Heavy Seas Beer, a 23-year-old brewery based in Baltimore, is relatively mature compared to its upstart craft brew peers. It has already gone through all of the typical growing pains that craft brewers go through to get to a place of stability. They’ve already outgrown a few facilities, and six years ago, they did an overhaul on their existing space to install a heavily automated bottling line from KHS, plus new kegging lines. So they have a well-equipped draft and brown-bottle packaged beer business. Heavy Seas enjoys distribution throughout the East Coast out to Ohio, plus a niche market among cruise lines and in Caribbean locales backed by its swashbuckling pirate theme.
“We’re best known for one of the original East Coast IPAs, which is Loose Cannon IPA. We’re very focused on that brand and what we call the Cannon Crew brands, including Loose Cannon IPAs, TropiCannon citrus IPA, Double Cannon double IPA, and AmeriCannon, which is a double dry-hopped American pale ale,” says Dan Kopman, CEO. “Those four beers constitute about 80 percent of our production. And the brewery was built basically on the backs of sales of kegs of draft beer to wholesalers and 12-ounce bottles in retail, with about a 45 percent to 55 percent split, respectively.”
But about three years ago, things began to shift in the craft brew market that made Heavy Seas reevaluate its course. At the local level, Maryland, a state that had once outlawed taprooms in breweries, began to allow them. And nationally, cans became the emergent growth container, while bottles plateaued.
“What happened in 2016 and going into 2017 is the number of breweries in the United States really started to explode,” Kopman says. “Previously, there had been a lot of pressure on what I call the traditional, on-premise bar-and-restaurant business. New breweries that operate just through their taproom via a direct-to-consumer model don’t participate in the three-tier [brewer, distributor, retailer] part of the business that we do. They may sell some kegs and a little bit of packaged beer locally, but they rely on their over-the-bar business to keep them going.”
So in March 2017, he was recruited to Heavy Seas by its founder, Hugh Sission, from venerable St. Louis craft brewer Schlafly, which Kopman had co-founded. In Kopman’s role as Heavy Seas CEO, he was charged with reinventing the brand and reengineering parts of the brewery to cope with what was going on in the market. This meant adding a taproom, thus adding the direct-to-consumer business Heavy Seas had lacked. He also spearheaded a pilot brewery to improve the company’s innovation program, bring more new products to the market faster, and test those products in the taproom before going into full-scale distribution. He would be looking at what was going on in the market and deciding what needed to be done from a branding standpoint, from a product portfolio standpoint, and from a packaging standpoint. Even though the company was built on kegs and bottles, it was obvious to Kopman that growth was in cans.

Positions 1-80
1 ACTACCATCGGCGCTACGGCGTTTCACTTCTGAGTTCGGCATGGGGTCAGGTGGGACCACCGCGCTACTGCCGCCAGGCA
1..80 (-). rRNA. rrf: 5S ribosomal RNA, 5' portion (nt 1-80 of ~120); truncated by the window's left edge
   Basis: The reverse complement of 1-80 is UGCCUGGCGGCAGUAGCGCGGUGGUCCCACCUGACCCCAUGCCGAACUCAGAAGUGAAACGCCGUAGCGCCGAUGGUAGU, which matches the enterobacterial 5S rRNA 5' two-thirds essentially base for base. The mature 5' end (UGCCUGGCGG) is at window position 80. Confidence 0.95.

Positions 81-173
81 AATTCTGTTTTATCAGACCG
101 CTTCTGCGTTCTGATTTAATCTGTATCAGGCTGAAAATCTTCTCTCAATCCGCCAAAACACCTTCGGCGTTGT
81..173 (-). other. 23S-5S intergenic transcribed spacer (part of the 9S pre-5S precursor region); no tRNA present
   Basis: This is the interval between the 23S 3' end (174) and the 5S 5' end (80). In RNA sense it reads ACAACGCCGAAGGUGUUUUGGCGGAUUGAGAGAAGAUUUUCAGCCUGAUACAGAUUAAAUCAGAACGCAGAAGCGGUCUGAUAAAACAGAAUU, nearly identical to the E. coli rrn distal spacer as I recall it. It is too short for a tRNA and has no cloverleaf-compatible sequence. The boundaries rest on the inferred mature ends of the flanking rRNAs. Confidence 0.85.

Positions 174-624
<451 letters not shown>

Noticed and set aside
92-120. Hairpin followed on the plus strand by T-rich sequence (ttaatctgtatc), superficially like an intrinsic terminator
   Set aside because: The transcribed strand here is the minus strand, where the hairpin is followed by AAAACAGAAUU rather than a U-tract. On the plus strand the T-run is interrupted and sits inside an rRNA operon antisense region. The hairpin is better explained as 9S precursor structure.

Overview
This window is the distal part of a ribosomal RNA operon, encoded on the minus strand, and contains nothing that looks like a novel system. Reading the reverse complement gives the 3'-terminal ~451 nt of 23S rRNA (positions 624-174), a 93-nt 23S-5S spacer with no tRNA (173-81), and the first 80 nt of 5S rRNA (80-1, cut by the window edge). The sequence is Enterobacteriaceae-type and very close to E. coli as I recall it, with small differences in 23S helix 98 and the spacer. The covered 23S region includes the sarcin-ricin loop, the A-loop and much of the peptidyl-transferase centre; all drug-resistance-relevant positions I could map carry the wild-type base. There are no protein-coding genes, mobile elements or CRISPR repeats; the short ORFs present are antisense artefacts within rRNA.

“The brewery’s volume has been flat since 2015. We’ve been at a 600,000-case-per-year equivalency for the past three years,” Kopman says. “But in order to stay flat, we’ve had to work really hard. And part of that was an additional investment last year of a canning line that allowed us to meet wholesalers’, retailers’, and consumers’ demand for cans.”
Filling and seaming speed gap
According to Kopman, the biggest challenge with adding a canning line was getting the versatility needed to do both volume and small-batch canning. Heavy Seas has some higher-volume beers that could keep an expensive 250 can/min rotary filler fed, but such a machine would be wasted on the short runs, seasonal brews, and new items stemming from the pilot brewery. Inversely, most common in-line canners can’t get much faster than 40 cans/min, so they’d be a bottleneck for the higher-volume can runs. Kopman sensed a soft spot in the industry’s filler and seamer offerings.
Of course, two in-line fillers could run in tandem to double the speed, but according to Kopman, such fillers are designed for local brewers making beers destined to be distributed locally. The speed and precision of a fill and seam affects oxygen pickup and sterility attributes, and getting those incorrect could hurt shelf life. That’s not a problem for a local brewer, but Heavy Seas distributes much more broadly than the corner taproom, including the cruise line business in tropical environments.
With this assortment of competing necessities in mind, Kopman set out to source a canfiller and seamer that didn’t really exist. He relied on conversations he had had in the past with OEM and equipment suppliers in town to see Anheuser-Busch in St. Louis that invariably ended up at Schlafly. According to them, the seam was the key to the beer’s shelf life.
“I already had interacted quite a lot with the Barry-Wehmiller, BW Packaging Systems, and Pneumatic Scale Angelus [PSA] folks, and I told them about this gap in the market around the 100-can-per-minute line,” Kopman says. “At Heavy Seas, a number of potential suppliers came to see us about the idea of a 100-can-per-minute line, but PSA gave me the most confidence because we would be getting the same seaming technology that is on those 250-can-per-minute lines. And now the rest is history, as we’re one of three launch customers for Angelus’ new CB[craft brew]50 and 100 fillers and seamers. In fact, we’re the first one to install the faster CB100.”